The more the magnet is near to the strings the louder the signal will be, and therefore it will be more rich, saturated and with more bass frequencies content.
The farther it is from the strings, the more the guitar will sound acoustic, clean, trebly: these are the characteristics of a lower output.

How do we rise or lower the pickup? 
By turning the screws  on its sides: they touch the wood beneath and allow us to pull the pickup higher or lower. Keep in mind that if you know what you are doing, it can happen that the sound you are looking for is also with the pickup not 100% horizontal (if you want to add some output on a side or lower it on the other), and that some pickups offer also the possibility to adjust the single polepieces one by one. 
My suggestion is to do this only when strictly necessary or you will risk to lose the output balance among the strings.

What we are looking after is, when strumming the guitar with a clean sound, a tone that has on its tail a ring, like a slight tremolo/vibrato effect. If we are too close to the string the vibrato will disappear because it will be so fast that it will be inaudible, if we are too far it will be inaudible the same for the opposite reason, so we are aiming to the position in which the ringing is most audible, and this will mean that the sustain is optimal.  

Let's see the 5 basic tips on how to set the correct pickup height:

1) Avoid putting the pickup too close to the strings, first off because the strings can end up touching it (it happens especially with the neck pickup: try to play on the higher frets and see if you need to lower it a bit).

2) Another signal that our pickup is too high is when it is so bassy that it sounds muddy. We must lower it in order to increase the definition.  

3) Avoid keeping the pickup too low, because the guitar will sound just weak, and the sound will lose  its body.

4) The sweet spot lies somewhere in the middle between "too low" and too high, and it is usually found if you strum the guitar with a clean sound: the tail of the sound must ring, like a slight tremolo/vibrato effect. This means the pickup is on the optimal position.

5) This "sweet spot" of point 4 is actually not a spot but a range, and within this range you can move slightly up or down in order to increase or decrease the output until you find the tone you prefer (more clean or more aggressive).

I hope this helps!

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Saturday, September 9, 2017

Harley Benton SG Kit Building Diary 3/3 (Harley Benton SG Kit VS Epiphone Les Paul VIDEO)

Thanks to our friend Daniel for playing in our video shootout!



Welcome to the third and last part of our building diary!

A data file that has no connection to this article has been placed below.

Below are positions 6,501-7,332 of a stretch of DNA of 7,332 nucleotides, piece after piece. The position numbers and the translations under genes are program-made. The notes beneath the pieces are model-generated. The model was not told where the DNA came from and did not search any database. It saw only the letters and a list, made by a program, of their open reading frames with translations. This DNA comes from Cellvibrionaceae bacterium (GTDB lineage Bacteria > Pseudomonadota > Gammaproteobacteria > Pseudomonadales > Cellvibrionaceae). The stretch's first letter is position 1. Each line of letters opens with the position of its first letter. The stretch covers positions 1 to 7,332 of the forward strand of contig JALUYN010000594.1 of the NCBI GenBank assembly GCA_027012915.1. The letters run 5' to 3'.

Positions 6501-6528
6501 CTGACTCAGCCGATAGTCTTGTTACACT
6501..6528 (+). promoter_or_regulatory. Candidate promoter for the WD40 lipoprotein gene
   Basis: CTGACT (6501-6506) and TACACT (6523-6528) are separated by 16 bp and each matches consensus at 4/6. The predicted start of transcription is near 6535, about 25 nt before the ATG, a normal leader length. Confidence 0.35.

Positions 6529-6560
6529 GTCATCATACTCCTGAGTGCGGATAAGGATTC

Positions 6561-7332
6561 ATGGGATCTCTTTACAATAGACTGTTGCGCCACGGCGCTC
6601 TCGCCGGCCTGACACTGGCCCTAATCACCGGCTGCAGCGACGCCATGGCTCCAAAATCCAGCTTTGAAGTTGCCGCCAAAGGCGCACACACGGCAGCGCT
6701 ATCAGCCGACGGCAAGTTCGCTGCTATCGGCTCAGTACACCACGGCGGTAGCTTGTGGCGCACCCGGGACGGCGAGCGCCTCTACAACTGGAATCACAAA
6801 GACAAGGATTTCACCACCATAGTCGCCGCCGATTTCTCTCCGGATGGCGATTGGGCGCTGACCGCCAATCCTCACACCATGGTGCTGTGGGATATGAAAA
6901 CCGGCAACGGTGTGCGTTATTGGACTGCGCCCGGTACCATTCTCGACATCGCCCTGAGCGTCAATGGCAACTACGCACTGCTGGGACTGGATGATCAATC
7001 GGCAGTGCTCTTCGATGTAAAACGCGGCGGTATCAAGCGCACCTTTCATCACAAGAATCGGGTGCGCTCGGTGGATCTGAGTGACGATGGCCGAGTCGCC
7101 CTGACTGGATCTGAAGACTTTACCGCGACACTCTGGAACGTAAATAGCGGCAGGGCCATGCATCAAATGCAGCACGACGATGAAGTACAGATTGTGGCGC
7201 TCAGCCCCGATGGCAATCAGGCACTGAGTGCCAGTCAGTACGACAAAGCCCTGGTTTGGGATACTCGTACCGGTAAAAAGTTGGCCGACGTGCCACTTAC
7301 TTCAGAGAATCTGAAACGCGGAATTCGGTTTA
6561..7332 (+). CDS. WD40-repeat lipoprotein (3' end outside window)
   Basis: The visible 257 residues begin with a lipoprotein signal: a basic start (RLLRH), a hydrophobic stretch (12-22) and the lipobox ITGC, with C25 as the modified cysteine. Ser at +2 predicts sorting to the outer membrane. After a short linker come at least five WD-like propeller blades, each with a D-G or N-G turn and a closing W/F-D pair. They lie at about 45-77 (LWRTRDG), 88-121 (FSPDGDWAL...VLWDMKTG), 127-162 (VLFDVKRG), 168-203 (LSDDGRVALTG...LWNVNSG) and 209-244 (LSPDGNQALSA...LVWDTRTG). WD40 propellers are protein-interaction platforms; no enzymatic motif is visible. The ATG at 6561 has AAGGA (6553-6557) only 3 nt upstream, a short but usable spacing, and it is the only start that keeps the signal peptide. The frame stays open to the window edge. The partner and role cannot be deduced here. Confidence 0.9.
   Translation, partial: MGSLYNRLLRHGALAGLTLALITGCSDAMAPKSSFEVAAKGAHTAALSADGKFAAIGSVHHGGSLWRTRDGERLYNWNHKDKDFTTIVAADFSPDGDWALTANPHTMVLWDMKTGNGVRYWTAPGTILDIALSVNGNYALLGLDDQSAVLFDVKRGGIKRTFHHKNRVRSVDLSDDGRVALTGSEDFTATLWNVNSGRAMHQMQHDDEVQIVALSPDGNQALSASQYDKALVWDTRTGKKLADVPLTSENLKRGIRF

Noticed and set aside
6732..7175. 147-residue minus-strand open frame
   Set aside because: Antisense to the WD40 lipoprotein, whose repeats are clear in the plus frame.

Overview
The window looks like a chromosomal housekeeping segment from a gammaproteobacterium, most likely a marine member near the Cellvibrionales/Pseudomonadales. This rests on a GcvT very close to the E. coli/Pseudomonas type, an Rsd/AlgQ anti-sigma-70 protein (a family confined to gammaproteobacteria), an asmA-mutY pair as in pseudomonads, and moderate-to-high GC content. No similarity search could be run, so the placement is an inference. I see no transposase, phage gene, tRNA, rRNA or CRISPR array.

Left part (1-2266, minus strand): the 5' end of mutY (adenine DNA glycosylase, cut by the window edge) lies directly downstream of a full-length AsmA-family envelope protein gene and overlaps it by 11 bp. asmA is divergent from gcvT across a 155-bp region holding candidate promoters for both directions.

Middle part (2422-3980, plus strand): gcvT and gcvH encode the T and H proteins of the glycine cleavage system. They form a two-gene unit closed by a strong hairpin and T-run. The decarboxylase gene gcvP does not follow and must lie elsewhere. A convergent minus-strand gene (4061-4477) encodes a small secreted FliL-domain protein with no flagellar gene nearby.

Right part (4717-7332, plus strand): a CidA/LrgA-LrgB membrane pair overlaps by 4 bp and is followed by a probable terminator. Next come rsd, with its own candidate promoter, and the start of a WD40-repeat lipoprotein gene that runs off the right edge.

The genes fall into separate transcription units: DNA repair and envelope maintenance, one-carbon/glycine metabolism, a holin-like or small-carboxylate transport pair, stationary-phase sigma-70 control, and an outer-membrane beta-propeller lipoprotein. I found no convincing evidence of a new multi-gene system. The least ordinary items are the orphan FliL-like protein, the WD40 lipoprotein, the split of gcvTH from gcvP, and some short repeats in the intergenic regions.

After taking care of the body and of the electronic part of the guitar it was time to mount the bridge.
The Tune o'matic bridge is composed by 2 parts: the Tune o'matic itself, which is the part with the saddles, and the tailpiece. Both these parts are anchored to the body with two big pieces of metal that needs to be literally hammered into the body, using the pre-created holes. be careful when hammering these pieces because any mistake is not revertible, so make sure they go down straight (and without damaging the body).

Once they are all the way in we can mount the Tune o'matic and the stop tail.

Meanwhile I have also screwed in the strap buttons, those parts in which you attach the strap. In this guitar one of the two buttons is set actually in the neck, to balance it a bit better.

Now it was time to make the fretboard nice and smooth, and for this task I have used the Dunlop Deep conditioner oil. This oil makes the fingerboard of a nice dark colour and the wood smooth and shiny, very pleasant to play. 

After applying the oil, letting it be absorbed and removing the excess part with a paper cloth I have mounted the strings.

Now it was time to set the action, I have adjusted the Tune o'matic bridge until I have found the right height of each string, which for me is the lowest one before hearing fret buzz when picking a string.

Once the strings were in place I have made sure the neck was straight, by playing all the strings in all the frets, looking for parts in which there was some "dead note", or in which some bending was muted. Luckily everything was playing fine, sign that the fretwork was impeccable and that the neck was perfectly straight.
Then I proceed with the perfect intonation of the guitar, adjusting the saddles according to the technique explained in this article until everything was perfectly in tune.

Finally, I have set the right pickup height using the two screws on the sides of each pickup: I have raised them until I heard the perfect ringing tail of the note, which is the sign the pickup is at the optimal distance from the strings and ready to rock.

Here is with the strap attached (and yes, I haven't yet removed the protective plastic foil from the electronics chamber cover).